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Published on June 12, 2024
Former Brockton Postal Worker Sentenced to 18 Months for Embezzlement and Wire FraudSource: Unsplash/ Giorgio Trovato

A former U.S. Postal Service employee has been handed an 18-month prison sentence after being found guilty on charges of embezzlement and wire fraud, including the theft of nearly $90,000 in postal money orders and illegitimately claiming over $15,000 in unemployment benefits. Jamesa Rankins, 27, of Brockton, faced the justice system after a federal jury convicted her of one count of theft of government money and three counts of wire fraud last November.

According to a statement from the U.S. Attorney's Office, during her tenure as a Sales & Service Distribution Associate at the Montello Post office in Brockton, Rankins abused her access to the postal money order system. She did this by issuing about 126 fictitious replacement money orders to an associate. These money orders supposedly replaced ones that were lost or damaged but in reality were perfectly valid. The impact of her maneuvering was twofold: it effectively invalidated genuine money orders while lining the pockets of Rankins and her associate to the tune of nearly $90,000.

Furthermore, amidst the COVID-19 pandemic, Rankins exploited the Massachusetts Division of Unemployment Assistance by falsely applying for Pandemic Unemployment Assistance. The twist in the tale comes with the revelation that during this period, Rankins was fully employed by USPS, making her ineligible for the benefits she claimed, which amounted to at least $15,000. U.S. District Court Judge Richard G. Stearns imposed the sentence, and Rankins must also face three years of supervised release and pay restitution of $104,698.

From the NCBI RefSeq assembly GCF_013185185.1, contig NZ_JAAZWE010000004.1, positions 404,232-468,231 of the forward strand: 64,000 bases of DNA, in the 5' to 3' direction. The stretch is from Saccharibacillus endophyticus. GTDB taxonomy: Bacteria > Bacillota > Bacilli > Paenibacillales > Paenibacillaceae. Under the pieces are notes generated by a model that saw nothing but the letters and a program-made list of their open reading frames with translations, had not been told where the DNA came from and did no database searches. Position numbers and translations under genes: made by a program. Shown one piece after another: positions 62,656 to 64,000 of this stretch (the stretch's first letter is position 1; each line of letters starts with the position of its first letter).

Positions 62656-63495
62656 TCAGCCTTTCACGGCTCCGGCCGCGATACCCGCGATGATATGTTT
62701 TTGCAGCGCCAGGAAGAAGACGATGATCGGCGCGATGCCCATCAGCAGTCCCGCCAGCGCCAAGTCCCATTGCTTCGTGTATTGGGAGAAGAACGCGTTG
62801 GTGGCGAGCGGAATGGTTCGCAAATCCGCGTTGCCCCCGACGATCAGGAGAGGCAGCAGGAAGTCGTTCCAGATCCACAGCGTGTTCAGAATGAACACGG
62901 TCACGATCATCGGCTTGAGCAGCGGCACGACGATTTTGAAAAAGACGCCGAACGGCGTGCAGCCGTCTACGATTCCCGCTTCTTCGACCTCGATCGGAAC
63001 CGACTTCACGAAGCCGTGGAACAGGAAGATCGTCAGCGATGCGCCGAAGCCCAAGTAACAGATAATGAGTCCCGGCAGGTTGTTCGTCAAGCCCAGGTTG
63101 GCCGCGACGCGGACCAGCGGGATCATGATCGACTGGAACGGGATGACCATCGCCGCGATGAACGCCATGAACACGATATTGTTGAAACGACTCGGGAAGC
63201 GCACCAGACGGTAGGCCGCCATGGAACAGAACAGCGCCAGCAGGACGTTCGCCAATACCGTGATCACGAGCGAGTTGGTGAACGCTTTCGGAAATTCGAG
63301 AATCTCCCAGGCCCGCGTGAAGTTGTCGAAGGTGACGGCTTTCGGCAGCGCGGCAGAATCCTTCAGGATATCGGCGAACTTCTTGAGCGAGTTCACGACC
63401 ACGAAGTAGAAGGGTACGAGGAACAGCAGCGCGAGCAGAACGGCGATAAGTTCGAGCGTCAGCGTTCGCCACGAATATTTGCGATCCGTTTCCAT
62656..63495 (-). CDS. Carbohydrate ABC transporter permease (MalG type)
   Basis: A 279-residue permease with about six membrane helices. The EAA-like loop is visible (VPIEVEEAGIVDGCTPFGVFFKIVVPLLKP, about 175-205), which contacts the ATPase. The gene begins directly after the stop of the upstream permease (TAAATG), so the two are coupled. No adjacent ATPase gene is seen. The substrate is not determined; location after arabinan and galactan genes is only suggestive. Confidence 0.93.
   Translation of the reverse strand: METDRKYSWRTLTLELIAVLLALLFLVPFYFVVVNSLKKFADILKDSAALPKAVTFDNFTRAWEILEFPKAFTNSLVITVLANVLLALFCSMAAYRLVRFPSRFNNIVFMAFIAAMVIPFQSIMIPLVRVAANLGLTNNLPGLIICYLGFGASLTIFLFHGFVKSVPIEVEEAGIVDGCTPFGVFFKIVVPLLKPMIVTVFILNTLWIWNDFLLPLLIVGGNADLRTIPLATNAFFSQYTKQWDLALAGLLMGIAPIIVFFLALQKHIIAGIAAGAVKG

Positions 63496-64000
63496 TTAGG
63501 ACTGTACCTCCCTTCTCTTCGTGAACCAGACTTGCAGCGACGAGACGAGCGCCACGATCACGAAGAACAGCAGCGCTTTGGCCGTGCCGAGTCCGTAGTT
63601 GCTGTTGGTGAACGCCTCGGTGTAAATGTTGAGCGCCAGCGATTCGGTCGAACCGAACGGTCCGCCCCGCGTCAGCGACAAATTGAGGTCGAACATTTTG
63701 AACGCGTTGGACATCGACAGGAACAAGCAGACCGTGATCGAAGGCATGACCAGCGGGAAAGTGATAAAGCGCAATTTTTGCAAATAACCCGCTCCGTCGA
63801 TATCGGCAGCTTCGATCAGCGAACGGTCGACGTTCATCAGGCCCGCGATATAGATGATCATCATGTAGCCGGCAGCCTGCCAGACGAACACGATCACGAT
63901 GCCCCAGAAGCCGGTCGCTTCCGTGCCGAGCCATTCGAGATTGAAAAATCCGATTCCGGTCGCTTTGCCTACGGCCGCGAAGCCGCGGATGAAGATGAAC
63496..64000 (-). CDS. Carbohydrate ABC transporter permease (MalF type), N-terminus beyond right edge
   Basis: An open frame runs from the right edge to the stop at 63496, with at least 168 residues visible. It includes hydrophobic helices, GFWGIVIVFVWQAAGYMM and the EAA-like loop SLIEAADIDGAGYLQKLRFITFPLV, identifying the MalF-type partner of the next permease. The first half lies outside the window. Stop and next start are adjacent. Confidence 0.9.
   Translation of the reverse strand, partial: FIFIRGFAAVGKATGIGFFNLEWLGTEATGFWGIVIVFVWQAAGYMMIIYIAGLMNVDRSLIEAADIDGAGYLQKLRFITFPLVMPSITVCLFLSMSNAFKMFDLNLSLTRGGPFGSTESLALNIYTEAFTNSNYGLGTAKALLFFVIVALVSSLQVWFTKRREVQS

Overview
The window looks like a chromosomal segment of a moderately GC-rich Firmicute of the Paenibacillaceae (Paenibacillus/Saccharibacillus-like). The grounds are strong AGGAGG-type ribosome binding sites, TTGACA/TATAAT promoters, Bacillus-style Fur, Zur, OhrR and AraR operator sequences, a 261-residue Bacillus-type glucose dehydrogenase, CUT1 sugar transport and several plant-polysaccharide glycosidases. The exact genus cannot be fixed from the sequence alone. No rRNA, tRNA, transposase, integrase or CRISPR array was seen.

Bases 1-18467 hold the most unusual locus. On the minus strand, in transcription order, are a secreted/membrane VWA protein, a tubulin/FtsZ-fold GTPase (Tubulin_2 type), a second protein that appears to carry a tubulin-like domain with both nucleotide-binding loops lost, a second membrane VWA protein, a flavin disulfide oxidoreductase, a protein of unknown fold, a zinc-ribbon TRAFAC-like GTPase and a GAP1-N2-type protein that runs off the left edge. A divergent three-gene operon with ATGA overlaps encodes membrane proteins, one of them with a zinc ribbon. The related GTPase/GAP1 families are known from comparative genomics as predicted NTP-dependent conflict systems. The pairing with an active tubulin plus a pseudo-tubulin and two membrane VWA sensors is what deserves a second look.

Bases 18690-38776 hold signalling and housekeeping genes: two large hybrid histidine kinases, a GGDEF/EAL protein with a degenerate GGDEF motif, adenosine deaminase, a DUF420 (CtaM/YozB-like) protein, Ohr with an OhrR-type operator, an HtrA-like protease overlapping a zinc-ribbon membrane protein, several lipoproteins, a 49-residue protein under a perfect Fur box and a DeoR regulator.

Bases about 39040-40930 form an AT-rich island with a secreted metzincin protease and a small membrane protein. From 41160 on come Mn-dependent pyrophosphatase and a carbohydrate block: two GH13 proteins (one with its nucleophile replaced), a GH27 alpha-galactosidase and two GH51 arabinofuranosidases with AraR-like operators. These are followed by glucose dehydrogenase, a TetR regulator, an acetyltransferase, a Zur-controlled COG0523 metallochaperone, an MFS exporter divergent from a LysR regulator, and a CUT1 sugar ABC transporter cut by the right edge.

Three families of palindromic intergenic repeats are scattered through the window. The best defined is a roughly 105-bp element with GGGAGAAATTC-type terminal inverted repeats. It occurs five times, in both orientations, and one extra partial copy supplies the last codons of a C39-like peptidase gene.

The case was part of an increased crackdown on pandemic-related fraud, a focus made clear when the COVID-19 Fraud Enforcement Task Force was created back in May 2021 by the Attorney General. This initiative is aimed at corralling government agencies to bolster efforts in preventing and prosecuting fraudulent activities linked to the pandemic. The public also plays a crucial role, and anyone with information about possible COVID-19 fraud is encouraged to report it to the Department of Justice's National Center for Disaster Fraud Hotline or through their online complaint form.